Truck News


Chatham plant rolls out red carpet for ProStar

CHATHAM, Ont. - International Truck and Engine Corp. is pumping US$270 million into its Chatham assembly plant to prepare it for production of the company's new flagship highway tractor - the ProStar.

CHATHAM, Ont. – International Truck and Engine Corp. is pumping US$270 million into its Chatham assembly plant to prepare it for production of the company’s new flagship highway tractor – the ProStar.

The investment into the plant and its workers is part of International’s efforts to make the launch of the aerodynamic ProStar completely “flawless.”

“We expect a flawless launch because we have developed a truly great product using a great process to ensure we understand and deliver on our customers’ buying motivations,” says Tom Baughman, vice-president and general manager of International’s Heavy Vehicle Center. “As the International ProStar represents a new standard for linehaul tractors, the Chatham plant represents the new standard for manufacturing heavy trucks.”

Jodi Presswood, program manager, Heavy Product Center with International, adds “We want to get to a flawless launch by job number one. We want to get the first product into the customer’s hands and make sure it is a perfect truck and doesn’t have any issues.”

To ensure that’s the case, International will hold back most of the first ProStars it builds during the first few months of production (with the exception of some evaluation units). The company expects to hold onto the majority if its trucks until about March, 2008, so it can immediately address any issues that arise in the field.

A limited number of prototype ProStars are already being operated in real-world conditions by customers, including at least one unit in Canada.

International officials say the company has continuously improved the reliability of its trucks over the past few years and the ProStar will set a new standard for uptime. Engineering and manufacturing improvements achieved with the ProStar are also being incorporated into the company’s legacy products, Baughman points out.

Dave Boland, Chatham plant manager, says the modernization of the assembly plant is long overdue. For instance the plant interior was recently painted for the first time in more than 30 years, providing improved lighting and working conditions for employees.

As recently as 2003, the outlook for the Chatham assembly plant was grim. International announced it was closing the plant and moving production of its Class 8 trucks elsewhere. New life was breathed into the plant, however, when the company struck a deal with the Canadian Auto Workers and the governments of Ontario and Canada to keep the plant in operation.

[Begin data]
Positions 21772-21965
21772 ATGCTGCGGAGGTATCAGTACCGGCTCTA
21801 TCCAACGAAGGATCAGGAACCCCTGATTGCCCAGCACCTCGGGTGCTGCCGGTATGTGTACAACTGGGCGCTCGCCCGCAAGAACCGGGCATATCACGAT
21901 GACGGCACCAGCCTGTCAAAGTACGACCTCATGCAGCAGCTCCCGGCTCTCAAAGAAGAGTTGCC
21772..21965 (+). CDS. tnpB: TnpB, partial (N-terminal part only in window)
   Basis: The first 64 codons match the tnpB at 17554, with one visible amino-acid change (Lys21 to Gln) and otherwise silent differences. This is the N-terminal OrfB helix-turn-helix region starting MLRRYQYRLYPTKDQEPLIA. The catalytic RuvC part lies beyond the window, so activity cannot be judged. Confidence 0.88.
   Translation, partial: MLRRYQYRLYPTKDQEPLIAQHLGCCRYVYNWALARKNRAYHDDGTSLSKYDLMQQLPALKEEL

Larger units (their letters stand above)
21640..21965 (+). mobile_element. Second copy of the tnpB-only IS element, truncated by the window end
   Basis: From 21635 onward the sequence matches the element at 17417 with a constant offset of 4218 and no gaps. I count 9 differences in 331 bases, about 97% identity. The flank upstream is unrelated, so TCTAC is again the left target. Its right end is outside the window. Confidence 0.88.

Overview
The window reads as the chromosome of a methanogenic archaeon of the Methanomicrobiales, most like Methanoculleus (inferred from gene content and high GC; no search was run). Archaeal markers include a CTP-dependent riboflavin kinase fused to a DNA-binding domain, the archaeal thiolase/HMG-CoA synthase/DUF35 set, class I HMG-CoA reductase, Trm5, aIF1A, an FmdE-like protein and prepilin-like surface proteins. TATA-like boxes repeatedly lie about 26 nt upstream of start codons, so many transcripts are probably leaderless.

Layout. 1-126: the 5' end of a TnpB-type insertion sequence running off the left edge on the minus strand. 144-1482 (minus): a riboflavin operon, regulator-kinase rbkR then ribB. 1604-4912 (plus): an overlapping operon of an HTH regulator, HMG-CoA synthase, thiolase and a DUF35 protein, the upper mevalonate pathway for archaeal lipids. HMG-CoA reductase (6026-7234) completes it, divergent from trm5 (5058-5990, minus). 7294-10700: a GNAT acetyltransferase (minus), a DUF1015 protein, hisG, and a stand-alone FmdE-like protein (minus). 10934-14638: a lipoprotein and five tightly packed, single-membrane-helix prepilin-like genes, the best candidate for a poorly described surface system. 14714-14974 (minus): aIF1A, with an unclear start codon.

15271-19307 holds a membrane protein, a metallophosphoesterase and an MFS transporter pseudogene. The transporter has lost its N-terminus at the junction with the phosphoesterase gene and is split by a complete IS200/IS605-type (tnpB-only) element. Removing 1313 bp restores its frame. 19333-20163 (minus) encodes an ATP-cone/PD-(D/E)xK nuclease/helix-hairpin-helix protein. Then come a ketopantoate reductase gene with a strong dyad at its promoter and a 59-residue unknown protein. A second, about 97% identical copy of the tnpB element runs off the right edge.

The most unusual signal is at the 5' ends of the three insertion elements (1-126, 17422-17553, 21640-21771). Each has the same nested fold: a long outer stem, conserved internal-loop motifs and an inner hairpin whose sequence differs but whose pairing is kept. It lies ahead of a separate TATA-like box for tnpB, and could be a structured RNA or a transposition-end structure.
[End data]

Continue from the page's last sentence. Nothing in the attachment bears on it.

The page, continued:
The plant is now churning out a record number of trucks – 200 per day over two shifts. The upgrades being implemented at Chatham will increase capacity to about 265 trucks per day.

Among the upgrades are an improved, five-step dynamometer testing procedure. Trucks undergo a pre-inspection, simulated load test, bump track test, leak test and post-dyno validation. Boland says the comprehensive test improves out-of-plant quality and ensures problems are addressed before the truck reaches the dealer’s lot or customer’s yard.

International has also consolidated its five trim lines into three, extending the final configuration line by 700 feet and adding 10 new lift assists. Boland says these upgrades will support higher production levels and make life easier for assembly workers. It will also allow for “door-off” assembly, reducing damage to the paint and door sills.

A new chassis paint system has been added, which Boland says results in a higher quality chassis paint job and better overall paint coverage. International is also adding a new body paint system which will consolidate three paint systems into one. A positive ventilation system prevents contaminants from damaging the finish. It also provides for better consistency for colour matching, Boland adds.

The company has also taken steps to prepare its employees for production of the ProStar by adding a Training and Validation Center.

It’s a full-scale line station production simulation that allows employees to fine-tune their skills, ask questions and provide input on production processes well before actual production.

Finally, the company has developed a Certificate of Manufacturing program with St. Clair College which is offered to plant employees. It’s a training program involving 200 hours of theory and hands-on instruction.

“It prepares employees with the necessary manufacturing knowledge needed to work efficiently in our evolving and modernizing assembly plant and helps employees understand their role in building a quality product for our customers,” Boland says.

The ProStar is built on the foundation of four value propositions: unprecedented uptime; unparalleled driver satisfaction; best-in-class fuel economy; and lowest cost of ownership, according to Presswood. He says the goal is to deliver a truck that combines automotive reliability and functionality with truck durability.

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